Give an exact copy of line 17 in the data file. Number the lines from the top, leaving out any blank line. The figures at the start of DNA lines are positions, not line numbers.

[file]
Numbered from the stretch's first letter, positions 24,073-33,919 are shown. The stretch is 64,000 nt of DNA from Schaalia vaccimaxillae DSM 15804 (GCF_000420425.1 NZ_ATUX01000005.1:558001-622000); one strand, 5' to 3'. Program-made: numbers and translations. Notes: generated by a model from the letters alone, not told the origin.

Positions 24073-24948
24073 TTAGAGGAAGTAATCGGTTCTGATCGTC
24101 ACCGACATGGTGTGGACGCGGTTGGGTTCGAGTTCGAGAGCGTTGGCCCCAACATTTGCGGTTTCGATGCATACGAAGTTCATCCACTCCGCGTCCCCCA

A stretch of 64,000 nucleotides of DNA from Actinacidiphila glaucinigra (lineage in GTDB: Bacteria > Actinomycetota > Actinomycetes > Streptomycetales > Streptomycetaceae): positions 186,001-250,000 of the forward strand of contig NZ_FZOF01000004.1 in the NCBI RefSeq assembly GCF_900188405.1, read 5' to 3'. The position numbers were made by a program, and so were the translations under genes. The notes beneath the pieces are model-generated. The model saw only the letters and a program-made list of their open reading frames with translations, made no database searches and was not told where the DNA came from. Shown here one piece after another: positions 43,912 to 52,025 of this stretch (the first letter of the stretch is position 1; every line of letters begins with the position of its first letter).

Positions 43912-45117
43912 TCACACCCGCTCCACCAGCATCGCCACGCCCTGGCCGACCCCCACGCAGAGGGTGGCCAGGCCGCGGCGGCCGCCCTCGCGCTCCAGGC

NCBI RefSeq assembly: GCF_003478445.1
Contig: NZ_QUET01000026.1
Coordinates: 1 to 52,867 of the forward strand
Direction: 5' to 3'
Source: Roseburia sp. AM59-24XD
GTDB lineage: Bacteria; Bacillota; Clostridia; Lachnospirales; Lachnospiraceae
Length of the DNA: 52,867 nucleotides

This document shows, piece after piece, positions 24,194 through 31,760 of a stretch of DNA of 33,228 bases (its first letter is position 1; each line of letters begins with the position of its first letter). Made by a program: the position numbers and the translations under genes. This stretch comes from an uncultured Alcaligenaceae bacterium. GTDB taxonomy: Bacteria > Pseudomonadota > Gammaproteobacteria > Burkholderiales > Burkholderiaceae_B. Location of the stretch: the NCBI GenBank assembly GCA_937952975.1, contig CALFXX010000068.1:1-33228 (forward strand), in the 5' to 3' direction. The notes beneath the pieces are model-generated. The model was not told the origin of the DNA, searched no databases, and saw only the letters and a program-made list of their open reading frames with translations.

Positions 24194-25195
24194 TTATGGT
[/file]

24194 TTATGGT